At just 22 years old, Ian Heidemann knew what he wanted - to give life to others in the event of tragedy.

And sadly, after five days on life support, that unexpected happened.

It's so hard to describe, it's unbelievably strong, for us, that he made that decision on his own, said his father, Rob.

It's comforting to know that there is still part of him out there helping people, his mother finished.

Through LifeGift, Ian donated many organs from his heart to kidneys, but the most rare was his right hand.

That transfer is the most complicated, because it involves multiple tissues from the skin, muscles, bone and blood vessels and nerves.

And it shares Ian's legacy.

He'll be able to shake someone else's hand, Mr. Heidemann said.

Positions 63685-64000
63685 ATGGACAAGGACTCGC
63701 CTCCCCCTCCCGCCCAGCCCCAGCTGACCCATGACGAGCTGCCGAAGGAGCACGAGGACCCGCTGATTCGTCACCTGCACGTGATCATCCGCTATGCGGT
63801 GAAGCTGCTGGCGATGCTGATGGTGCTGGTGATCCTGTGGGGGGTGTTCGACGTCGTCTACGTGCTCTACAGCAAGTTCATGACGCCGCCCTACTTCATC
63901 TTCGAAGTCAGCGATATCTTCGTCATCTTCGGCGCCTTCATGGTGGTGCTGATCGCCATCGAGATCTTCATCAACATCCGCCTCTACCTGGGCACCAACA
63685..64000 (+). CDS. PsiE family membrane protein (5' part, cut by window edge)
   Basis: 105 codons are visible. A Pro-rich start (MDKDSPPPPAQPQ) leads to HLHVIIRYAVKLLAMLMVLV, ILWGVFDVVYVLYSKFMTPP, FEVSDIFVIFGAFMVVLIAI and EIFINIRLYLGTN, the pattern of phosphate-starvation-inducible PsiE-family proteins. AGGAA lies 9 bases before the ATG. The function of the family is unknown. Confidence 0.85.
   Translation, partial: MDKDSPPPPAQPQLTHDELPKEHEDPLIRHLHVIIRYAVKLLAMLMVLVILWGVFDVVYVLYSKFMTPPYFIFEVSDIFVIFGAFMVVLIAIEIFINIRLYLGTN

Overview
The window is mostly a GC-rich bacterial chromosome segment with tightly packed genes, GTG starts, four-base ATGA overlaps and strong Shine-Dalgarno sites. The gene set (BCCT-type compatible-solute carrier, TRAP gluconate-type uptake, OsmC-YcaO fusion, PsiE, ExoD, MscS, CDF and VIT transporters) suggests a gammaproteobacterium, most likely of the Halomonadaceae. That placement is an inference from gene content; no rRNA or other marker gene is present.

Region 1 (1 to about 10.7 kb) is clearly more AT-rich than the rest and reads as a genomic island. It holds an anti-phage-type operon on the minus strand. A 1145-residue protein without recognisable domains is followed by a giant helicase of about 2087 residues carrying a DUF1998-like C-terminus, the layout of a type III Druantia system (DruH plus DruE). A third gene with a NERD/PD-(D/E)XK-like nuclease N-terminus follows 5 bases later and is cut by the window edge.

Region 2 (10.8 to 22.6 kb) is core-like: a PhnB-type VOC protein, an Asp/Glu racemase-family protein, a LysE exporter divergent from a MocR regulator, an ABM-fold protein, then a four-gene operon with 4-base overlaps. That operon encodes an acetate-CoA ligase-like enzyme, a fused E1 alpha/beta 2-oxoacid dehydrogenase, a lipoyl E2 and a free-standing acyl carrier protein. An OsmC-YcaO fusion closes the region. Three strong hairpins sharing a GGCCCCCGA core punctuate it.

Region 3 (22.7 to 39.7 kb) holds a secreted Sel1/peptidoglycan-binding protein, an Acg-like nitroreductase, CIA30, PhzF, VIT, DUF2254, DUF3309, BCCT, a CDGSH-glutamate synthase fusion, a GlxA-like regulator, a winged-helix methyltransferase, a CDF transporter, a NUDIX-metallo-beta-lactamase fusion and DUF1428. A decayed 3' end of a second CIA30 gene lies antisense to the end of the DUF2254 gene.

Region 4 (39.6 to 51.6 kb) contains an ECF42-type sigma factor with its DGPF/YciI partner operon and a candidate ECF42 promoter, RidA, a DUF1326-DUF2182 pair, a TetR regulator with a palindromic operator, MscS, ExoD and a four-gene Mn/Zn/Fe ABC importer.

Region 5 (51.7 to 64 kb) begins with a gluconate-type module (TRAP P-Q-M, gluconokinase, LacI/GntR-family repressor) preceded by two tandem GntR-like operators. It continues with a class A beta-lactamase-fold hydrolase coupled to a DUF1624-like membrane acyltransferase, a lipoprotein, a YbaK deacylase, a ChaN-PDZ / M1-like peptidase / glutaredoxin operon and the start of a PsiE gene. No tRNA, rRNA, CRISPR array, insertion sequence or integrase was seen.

And through grief, that gives these parents comfort.

For us [it is] comforting, it helped us be at peace, Mr. Heidemann said. And inspiring that we're losing our son, but he's going to help so many people.

The donation took place at JPS Health Network, and is the second of its kind in Texas. UT Southwestern launched a hand transplant group last year.

So while this donation and transplant is rare, it could be the start of a growing program.

We think it's so much like him, Mr. Heidemann said. He was always the leader of the group.

Ian's hand went to a farmer who had been waiting for years for a transplant. The family said it is appropriate, as they come from a farming family.


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